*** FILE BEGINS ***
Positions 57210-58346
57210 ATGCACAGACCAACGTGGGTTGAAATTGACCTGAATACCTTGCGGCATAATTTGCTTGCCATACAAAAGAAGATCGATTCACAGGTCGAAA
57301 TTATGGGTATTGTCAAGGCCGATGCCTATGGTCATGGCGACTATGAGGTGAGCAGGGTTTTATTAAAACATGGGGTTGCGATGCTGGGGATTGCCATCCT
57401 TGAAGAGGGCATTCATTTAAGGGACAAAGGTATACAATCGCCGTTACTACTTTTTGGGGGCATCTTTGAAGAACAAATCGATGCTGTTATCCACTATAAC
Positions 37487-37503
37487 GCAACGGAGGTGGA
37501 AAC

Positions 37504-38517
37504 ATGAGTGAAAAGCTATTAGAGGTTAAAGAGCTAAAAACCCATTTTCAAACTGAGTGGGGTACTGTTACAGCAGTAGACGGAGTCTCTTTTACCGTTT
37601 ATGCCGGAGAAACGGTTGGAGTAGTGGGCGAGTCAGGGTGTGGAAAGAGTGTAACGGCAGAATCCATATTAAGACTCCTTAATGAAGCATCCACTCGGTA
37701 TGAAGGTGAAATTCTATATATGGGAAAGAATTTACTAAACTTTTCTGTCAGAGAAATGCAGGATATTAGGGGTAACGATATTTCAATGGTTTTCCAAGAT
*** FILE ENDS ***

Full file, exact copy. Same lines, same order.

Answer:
Positions 57210-58346
57210 ATGCACAGACCAACGTGGGTTGAAATTGACCTGAATACCTTGCGGCATAATTTGCTTGCCATACAAAAGAAGATCGATTCACAGGTCGAAA
57301 TTATGGGTATTGTCAAGGCCGATGCCTATGGTCATGGCGACTATGAGGTGAGCAGGGTTTTATTAAAACATGGGGTTGCGATGCTGGGGATTGCCATCCT
57401 TGAAGAGGGCATTCATTTAAGGGACAAAGGTATACAATCGCCGTTACTACTTTTTGGGGGCATCTTTGAAGAACAAATCGATGCTGTTATCCACTATAAC
Positions 37487-37503
37487 GCAACGGAGGTGGA
37501 AAC

Positions 37504-38517
37504 ATGAGTGAAAAGCTATTAGAGGTTAAAGAGCTAAAAACCCATTTTCAAACTGAGTGGGGTACTGTTACAGCAGTAGACGGAGTCTCTTTTACCGTTT
37601 ATGCCGGAGAAACGGTTGGAGTAGTGGGCGAGTCAGGGTGTGGAAAGAGTGTAACGGCAGAATCCATATTAAGACTCCTTAATGAAGCATCCACTCGGTA
37701 TGAAGGTGAAATTCTATATATGGGAAAGAATTTACTAAACTTTTCTGTCAGAGAAATGCAGGATATTAGGGGTAACGATATTTCAATGGTTTTCCAAGAT